In college, there was a guy I was crazy about. He worked at the computer café, and I would go in day after day to print out poems and type up papers. It was the first I had ever heard of an “internet” or a “cappuccino,” and while I wasn’t brave enough to go onto the “World Wide Web,” I was brave enough to sit around making whole meals out of lattes and muffins, all in hope that this man would notice me.
Nothing. Not a smile or a hello—or, if I was lucky, maybe a half-smile and a quarter-hello—but still I’d rip up pink packets to pour into the latte or bite on the end of my pencil or wrap my hair in a bun only to have him turn away from me as quickly as he had turned towards me. I mention this because I truly ached for his affection. I wanted it. Badly. It was such unrequited love, and though it pained me, I found myself time and time again, going back for more.
After college, I did my best to forget about him, but I was reminded of him several years later when I walked into a classroom to teach poetry to children with autism. Suddenly, I was in a room whose very walls seemed made of unrequited love. I felt lost and useless, and I’d sip my deli coffee and hand out pencils, all the while longing for the affection—or even just the attention—of the children.
Around that time, I read a heartbreaking story by a mother of a child with autism. The family had taken the boy to the beach, and the boy, who was four, was searching for sand dollars. So intent was the boy on finding those sand dollars that he walked away from his family and though his mother quietly followed him, she let him wander as far and as long as he wanted. The boy searched for over an hour and, the sky darkened with dusk, and in all that time, the boy never looked back. Not once. He never looked to see if his family was still there.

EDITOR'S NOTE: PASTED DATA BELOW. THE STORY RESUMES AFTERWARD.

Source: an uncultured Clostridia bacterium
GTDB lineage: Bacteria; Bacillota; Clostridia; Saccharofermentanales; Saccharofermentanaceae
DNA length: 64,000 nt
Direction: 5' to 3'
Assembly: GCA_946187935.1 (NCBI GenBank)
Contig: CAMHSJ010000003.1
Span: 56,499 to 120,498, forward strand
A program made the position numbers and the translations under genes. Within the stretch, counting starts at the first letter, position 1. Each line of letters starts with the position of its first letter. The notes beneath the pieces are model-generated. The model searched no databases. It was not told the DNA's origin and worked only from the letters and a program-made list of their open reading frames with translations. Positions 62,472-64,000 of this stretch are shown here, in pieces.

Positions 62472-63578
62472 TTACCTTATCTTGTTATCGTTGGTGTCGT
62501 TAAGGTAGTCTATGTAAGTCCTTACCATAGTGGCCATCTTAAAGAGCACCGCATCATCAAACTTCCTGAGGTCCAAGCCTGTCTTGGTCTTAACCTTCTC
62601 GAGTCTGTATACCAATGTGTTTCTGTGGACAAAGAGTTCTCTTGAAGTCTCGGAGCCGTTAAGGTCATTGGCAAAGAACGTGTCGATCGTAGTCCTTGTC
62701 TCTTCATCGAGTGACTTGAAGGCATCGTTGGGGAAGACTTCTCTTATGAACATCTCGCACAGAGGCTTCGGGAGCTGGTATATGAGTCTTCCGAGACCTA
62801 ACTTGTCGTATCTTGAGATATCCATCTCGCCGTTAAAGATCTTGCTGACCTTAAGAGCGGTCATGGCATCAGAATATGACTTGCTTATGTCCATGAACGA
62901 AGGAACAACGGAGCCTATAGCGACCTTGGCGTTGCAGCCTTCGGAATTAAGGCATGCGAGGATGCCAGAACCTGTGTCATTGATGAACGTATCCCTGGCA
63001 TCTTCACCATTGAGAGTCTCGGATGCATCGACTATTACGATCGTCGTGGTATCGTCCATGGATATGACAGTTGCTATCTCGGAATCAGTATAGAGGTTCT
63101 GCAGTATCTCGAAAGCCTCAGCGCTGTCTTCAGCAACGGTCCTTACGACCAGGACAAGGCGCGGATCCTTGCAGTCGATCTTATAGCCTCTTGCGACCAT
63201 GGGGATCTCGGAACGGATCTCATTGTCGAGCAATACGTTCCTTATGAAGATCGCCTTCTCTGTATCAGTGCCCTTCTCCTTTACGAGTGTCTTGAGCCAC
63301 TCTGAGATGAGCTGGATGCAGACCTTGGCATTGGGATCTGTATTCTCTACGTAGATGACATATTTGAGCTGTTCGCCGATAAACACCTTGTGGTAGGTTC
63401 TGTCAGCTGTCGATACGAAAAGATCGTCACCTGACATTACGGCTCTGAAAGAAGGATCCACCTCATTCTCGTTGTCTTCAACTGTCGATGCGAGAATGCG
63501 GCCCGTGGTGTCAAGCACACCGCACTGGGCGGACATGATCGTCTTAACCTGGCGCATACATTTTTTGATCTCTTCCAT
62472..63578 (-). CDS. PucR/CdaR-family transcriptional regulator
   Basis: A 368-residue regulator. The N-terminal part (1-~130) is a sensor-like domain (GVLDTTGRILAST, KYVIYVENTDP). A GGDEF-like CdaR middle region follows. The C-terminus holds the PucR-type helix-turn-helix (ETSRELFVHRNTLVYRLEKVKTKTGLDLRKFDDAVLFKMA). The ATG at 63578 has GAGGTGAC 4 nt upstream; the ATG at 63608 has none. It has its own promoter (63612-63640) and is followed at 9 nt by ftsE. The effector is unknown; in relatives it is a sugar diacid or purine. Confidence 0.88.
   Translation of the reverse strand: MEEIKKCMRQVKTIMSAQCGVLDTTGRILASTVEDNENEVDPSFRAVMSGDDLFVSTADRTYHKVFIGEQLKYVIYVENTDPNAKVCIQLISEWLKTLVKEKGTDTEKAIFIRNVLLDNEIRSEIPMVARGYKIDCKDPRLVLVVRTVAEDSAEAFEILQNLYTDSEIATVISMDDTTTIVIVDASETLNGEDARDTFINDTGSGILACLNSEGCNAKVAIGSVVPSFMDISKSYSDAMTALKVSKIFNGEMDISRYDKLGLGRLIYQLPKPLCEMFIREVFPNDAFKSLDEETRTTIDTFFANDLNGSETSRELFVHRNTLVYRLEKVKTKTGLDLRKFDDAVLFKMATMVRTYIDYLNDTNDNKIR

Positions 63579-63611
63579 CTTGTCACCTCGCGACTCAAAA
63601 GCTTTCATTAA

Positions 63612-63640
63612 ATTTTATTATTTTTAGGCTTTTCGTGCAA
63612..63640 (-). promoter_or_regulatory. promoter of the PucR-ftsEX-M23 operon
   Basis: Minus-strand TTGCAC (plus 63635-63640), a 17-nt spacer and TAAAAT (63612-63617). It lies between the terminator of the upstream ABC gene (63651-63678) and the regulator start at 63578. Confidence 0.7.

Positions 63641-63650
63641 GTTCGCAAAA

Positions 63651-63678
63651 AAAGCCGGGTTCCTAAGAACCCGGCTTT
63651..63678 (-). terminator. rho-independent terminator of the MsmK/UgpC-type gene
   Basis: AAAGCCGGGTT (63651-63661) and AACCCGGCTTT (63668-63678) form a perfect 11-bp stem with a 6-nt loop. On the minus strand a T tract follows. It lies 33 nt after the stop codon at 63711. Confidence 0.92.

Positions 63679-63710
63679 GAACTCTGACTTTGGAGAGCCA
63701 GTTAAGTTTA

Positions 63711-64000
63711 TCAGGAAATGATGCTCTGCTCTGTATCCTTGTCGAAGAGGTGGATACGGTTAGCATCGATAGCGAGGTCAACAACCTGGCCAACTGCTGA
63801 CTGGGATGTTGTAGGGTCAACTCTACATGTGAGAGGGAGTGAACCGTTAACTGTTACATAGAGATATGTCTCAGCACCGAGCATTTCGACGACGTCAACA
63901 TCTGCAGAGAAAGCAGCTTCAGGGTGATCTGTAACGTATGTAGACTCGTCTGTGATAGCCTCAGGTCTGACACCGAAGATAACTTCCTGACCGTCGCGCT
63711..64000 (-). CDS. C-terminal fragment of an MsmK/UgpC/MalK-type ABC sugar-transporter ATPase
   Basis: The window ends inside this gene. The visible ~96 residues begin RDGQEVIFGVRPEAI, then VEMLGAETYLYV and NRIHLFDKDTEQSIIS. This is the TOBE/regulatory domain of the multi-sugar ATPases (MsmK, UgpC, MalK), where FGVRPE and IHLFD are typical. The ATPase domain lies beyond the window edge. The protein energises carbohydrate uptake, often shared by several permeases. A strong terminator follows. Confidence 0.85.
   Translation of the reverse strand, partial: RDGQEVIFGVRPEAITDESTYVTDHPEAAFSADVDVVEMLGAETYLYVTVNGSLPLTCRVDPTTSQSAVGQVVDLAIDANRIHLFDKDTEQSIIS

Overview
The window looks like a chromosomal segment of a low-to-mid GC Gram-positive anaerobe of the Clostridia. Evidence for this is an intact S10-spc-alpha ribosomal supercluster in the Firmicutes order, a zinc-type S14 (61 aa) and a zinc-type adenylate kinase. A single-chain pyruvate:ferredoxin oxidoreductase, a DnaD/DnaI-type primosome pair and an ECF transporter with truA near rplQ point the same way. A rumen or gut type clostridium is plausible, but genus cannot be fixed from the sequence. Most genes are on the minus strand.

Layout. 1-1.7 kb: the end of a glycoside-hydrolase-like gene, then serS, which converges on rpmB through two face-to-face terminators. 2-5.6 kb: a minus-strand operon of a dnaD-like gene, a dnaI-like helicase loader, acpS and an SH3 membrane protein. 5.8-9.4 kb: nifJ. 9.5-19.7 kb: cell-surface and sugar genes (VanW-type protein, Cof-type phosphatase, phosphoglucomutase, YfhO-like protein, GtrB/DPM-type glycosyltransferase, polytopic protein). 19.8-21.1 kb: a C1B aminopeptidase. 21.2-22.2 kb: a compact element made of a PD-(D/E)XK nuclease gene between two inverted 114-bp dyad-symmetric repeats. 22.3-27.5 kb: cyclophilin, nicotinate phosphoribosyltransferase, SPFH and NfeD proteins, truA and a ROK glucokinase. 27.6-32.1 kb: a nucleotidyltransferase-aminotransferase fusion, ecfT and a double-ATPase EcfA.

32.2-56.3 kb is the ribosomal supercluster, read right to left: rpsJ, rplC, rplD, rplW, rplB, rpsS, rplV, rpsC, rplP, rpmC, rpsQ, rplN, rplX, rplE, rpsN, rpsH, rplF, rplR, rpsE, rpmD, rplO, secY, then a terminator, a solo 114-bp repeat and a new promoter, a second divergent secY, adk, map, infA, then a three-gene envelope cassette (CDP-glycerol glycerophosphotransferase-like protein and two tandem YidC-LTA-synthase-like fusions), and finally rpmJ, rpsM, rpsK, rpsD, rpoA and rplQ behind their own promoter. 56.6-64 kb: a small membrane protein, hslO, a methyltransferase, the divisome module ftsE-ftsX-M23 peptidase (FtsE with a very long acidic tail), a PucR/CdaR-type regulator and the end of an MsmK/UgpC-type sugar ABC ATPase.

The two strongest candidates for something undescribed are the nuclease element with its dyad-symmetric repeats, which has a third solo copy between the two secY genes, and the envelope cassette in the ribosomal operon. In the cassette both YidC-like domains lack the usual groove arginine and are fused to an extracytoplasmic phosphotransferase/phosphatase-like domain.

Yesterday was Autism Awareness Day, and for the tenth year in a row, I found myself in a classroom of students with autism. This year, instead of feeling hopeless, I felt delighted and intrigued, lucky even. (Life without dreams, one of them wrote, is like a pencil without wheels!) In all these years, I’ve learned a little about unrequited love, and I’ve realized so much of it is just a shift of focus. Some of those loves (ahem, “computer guy”) are barely worth the paper they’re printed on, but it’s the other loves—the ones that aren’t simply reciprocal but are, in fact, far deeper, far more complicated—that clench my heart.
I think of the mother who followed her son; how she finally went to him; how she strapped him into the car, brushed his salty hair out of his eyes, and took the long road home; but even more than that I think of the boy and his love for the sand dollars. I imagine a whole canvas bag filled with the ocean’s currency and how—even though a sand dollar could never love a boy back—the boy must have reached inside the bag as the stars flashed by the car window, and for the whole trip home, he must have run his finger along the ridge of one of those sand dollars, over and over again, letting its sharpness make an indent in his skin as he told it stories that not even his mother could hear.